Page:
Beauty of the Wild: A Life Designing Landscapes Inspired by Nature
by Darrel Morrison, FASLA
Published by Library of American Landscape History, 2021
The creative and inspired career of Darrel Morrison—landscape architect, educator, naturalist, writer, and artist—could have been written by many of his acolytes, but to have his story in his own words is a treasure. Beauty of the Wild (2021), published by the Library of Landscape History, is a chance to see our changing 20th-century relationship with nature and landscape design through the keen and generous spirit of someone who continues to practice and inspire us all with his knowledge and work.
I first met Darrel in 1983 at the Founders Memorial Garden in Athens, Georgia. He greeted students and alumni as the University of Georgia’s new dean of the, then, School of Environmental Design. As he so beautifully tells in his book, he came to the Deep South steeped from childhood in a love of the midwestern prairies, and as a professional, someone who was challenged by the landscape architects who could not read the natural landscape or use the diversity of our native plant communities to protect and shape a more beautiful and sustainable environment.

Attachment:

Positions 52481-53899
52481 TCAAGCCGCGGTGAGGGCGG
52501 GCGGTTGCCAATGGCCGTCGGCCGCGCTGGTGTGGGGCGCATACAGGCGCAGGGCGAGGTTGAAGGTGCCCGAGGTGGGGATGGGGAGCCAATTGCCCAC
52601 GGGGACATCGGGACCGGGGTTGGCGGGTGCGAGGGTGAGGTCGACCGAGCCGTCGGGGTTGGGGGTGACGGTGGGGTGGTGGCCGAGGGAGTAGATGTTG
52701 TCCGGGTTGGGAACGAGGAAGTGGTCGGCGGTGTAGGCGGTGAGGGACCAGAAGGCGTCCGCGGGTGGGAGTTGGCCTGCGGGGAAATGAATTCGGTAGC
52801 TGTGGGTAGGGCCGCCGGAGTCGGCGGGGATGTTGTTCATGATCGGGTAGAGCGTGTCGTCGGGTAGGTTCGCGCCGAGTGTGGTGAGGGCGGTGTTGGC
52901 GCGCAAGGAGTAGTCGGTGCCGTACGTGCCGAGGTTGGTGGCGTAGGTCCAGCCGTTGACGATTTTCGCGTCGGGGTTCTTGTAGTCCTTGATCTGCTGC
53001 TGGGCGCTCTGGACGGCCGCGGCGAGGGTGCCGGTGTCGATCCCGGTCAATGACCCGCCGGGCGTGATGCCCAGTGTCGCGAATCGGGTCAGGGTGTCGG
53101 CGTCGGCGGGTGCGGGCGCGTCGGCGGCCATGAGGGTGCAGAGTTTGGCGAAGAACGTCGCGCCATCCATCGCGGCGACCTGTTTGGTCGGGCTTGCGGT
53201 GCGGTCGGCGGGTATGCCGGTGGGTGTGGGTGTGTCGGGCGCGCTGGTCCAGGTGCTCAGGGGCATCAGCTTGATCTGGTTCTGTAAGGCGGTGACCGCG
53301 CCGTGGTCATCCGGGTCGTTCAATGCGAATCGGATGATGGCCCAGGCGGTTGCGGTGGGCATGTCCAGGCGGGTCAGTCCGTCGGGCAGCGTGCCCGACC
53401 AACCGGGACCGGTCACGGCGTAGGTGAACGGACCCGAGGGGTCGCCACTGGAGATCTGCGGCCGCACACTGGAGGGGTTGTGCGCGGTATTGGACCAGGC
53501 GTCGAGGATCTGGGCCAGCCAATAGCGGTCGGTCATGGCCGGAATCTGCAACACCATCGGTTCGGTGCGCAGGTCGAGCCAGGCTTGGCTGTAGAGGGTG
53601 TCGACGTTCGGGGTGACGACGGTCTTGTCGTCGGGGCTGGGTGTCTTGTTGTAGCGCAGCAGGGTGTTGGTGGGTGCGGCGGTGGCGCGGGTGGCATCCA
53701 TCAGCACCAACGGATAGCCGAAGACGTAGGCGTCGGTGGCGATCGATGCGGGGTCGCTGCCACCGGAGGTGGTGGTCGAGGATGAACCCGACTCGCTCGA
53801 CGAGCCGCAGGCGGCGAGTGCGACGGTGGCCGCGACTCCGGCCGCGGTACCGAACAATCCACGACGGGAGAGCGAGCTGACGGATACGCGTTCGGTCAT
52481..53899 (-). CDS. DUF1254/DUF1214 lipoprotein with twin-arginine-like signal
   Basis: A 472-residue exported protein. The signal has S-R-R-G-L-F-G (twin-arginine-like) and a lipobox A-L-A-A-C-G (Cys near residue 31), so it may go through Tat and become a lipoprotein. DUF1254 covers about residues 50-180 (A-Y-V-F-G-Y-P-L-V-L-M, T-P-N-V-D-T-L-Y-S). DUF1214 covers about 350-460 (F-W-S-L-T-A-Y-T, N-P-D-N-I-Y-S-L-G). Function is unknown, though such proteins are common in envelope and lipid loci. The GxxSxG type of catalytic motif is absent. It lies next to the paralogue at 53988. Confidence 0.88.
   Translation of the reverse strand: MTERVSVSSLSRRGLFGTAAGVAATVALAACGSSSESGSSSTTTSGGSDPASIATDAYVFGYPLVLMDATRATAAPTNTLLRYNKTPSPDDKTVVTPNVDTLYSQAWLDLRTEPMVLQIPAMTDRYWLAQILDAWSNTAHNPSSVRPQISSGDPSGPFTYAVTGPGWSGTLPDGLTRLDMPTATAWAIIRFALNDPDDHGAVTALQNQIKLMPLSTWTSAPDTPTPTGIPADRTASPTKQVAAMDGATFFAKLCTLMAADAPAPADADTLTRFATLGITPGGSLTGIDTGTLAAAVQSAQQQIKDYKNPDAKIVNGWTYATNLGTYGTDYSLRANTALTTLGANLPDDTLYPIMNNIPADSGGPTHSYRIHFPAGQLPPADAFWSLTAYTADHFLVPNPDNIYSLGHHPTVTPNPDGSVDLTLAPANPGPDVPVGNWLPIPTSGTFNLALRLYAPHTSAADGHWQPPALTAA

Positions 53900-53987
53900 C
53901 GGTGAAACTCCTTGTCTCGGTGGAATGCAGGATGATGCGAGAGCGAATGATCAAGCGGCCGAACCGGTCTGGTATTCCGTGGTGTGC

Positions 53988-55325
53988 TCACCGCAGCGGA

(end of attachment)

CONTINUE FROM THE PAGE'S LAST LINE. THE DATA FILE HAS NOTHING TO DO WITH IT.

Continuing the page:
Before he left Georgia, his summer field course with botany professor, Sam Jones, had become legendary and changed the studies and lives of many students, including mine.
From saltmarsh to granite outcrop, longleaf to water prairie, Darrel learned and shared the awesome power of native plant communities of the South with all who would listen.
The story doesn’t end in Georgia, and the circle of experiences that brought him “home” to Wisconsin and the designation of the Morrison Prairie and Forest Preserve in Iowa can only be told in Darrel’s voice. To read this book is to experience our native landscapes through all the senses. Darrel’s inspired life challenges us all to go out and embrace the nuance, fragility, and resiliency of the natural environment and to ensure its future for generations to come.